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Here’s what some of our past professional development participants have said about our workshops:

Equity in the Classroom

This opened up the classroom to more in-depth math discussions as well as engaging more of the students – especially those that typically do not participate during a group discussion. [In my classroom,] I didn’t have the Leaders doing the work and the followers tagging along; it established a level classroom where all were active and equal participants. There were two students that participated voluntarily for the first time this year.

On Slowing Down to Support Students

The biggest change in my perspective was how notice wonder could change the speed in which students could ponder and answer a question. I never thought about the benefits of slowing down advanced students by giving directed think time … you are giving fast students the opportunity to understand the problem on a deeper level, while students who need more time are given the time they desire. 

I noticed that “I notice, I wonder” doesn’t have to be reserved for word problems or performance-based tasks. It can also be applied to computational and abstract problems as well. I think that is exceptionally powerful because the strategy easily takes a computational problem from being rote to a problem that requires analysis, reflection, and discussion.

On Mathematical Collaboration

At first I felt nervous about what I was sharing and if it was “good enough”. I know many students feel the same way. The blind posts to the discussion boards were a little stressful. When I was able to read everyone else’s, I was worried if I was measuring up. This feeling diminished as I got used to the process. I was able to appreciate all of the different perspectives and experience, which enriched my own learning.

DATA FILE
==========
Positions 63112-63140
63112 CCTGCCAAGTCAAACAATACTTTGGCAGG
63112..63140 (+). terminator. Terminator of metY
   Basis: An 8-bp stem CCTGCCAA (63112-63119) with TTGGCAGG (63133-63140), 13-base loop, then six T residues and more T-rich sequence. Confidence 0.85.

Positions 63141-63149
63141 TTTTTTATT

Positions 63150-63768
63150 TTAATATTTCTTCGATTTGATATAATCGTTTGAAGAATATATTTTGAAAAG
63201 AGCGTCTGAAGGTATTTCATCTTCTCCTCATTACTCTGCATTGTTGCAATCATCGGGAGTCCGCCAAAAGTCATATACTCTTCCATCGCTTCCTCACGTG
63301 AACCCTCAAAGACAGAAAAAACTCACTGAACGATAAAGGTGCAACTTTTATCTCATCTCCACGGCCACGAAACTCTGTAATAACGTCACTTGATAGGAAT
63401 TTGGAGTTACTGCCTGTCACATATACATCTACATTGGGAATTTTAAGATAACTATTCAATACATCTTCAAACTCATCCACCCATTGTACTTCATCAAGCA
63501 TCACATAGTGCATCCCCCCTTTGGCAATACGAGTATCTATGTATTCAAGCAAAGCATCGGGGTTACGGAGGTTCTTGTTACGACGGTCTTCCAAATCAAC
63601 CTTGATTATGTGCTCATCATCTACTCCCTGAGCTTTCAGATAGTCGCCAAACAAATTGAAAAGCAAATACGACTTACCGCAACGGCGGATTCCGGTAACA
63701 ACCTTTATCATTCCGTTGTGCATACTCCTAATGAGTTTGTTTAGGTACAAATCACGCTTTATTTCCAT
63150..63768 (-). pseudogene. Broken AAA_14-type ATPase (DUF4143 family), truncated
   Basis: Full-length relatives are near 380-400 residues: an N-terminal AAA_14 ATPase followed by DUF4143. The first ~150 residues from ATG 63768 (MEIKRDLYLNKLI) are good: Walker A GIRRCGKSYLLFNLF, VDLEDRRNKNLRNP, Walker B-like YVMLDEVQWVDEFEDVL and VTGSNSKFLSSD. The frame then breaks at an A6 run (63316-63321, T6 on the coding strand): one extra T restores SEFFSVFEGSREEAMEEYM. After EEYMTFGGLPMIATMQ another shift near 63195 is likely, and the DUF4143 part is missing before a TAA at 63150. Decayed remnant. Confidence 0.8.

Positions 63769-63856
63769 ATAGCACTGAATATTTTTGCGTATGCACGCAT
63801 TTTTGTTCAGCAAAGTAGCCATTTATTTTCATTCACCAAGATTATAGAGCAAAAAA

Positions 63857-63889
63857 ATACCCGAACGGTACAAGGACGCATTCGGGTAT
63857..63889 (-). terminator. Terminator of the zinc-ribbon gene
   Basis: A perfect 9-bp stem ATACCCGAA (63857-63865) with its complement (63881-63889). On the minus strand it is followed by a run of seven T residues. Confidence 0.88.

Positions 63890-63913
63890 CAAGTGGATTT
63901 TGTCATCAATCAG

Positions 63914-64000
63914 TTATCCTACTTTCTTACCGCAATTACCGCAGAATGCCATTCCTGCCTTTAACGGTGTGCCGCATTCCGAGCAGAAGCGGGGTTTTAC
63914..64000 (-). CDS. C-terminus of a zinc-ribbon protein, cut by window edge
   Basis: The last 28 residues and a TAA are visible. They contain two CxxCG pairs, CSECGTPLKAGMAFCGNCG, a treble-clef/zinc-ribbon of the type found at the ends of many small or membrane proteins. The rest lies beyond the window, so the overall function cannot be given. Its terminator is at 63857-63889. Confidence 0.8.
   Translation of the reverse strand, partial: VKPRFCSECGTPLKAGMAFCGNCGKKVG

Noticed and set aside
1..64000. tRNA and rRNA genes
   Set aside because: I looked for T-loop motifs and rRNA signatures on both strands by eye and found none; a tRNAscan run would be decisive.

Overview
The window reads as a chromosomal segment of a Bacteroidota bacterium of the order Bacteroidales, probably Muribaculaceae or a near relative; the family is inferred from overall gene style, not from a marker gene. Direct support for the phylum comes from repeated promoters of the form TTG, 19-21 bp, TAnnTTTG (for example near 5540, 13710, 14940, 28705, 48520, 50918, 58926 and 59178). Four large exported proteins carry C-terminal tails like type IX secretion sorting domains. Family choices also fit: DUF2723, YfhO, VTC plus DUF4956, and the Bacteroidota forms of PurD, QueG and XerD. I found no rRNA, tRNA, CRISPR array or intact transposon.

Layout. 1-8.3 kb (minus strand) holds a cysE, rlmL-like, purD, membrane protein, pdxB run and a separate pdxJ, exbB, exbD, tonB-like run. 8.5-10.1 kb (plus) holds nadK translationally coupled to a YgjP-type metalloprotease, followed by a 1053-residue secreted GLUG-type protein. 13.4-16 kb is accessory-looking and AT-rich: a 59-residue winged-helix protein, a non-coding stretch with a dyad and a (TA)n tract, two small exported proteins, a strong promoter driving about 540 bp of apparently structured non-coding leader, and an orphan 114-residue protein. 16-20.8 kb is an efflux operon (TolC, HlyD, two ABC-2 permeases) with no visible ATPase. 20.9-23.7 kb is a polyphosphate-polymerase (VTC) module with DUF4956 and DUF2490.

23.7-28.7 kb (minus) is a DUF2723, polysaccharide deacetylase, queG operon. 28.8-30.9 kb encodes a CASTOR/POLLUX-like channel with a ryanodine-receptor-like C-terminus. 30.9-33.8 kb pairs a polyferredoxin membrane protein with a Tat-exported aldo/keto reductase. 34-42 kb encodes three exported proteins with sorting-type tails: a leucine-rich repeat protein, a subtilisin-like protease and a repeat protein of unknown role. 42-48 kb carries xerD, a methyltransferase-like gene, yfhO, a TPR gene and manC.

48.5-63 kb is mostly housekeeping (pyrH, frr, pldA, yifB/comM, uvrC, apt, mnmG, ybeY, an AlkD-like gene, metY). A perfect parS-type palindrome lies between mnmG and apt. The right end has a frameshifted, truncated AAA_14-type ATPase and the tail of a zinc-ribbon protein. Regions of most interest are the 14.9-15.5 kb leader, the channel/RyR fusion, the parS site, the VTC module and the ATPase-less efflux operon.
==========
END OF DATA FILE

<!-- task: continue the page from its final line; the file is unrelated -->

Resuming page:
Additionally, noticing and wondering about other teacher’s work and student work felt less critical than other methods of feedback can be.

On Student-centered Instruction

Currently, when I have to help students with a problem that I don’t think they will be able to solve independently, I immediately start giving hints and explaining the first step, only asking students a question when I’m positive they’ll have the correct answer that will necessarily lead us to the most direct solution. But if I can use N&W more often, it will help students share the knowledge, observations, and logical skills they already have, and also mobilize students to start problems on their own instead of waiting for me to give them instruction.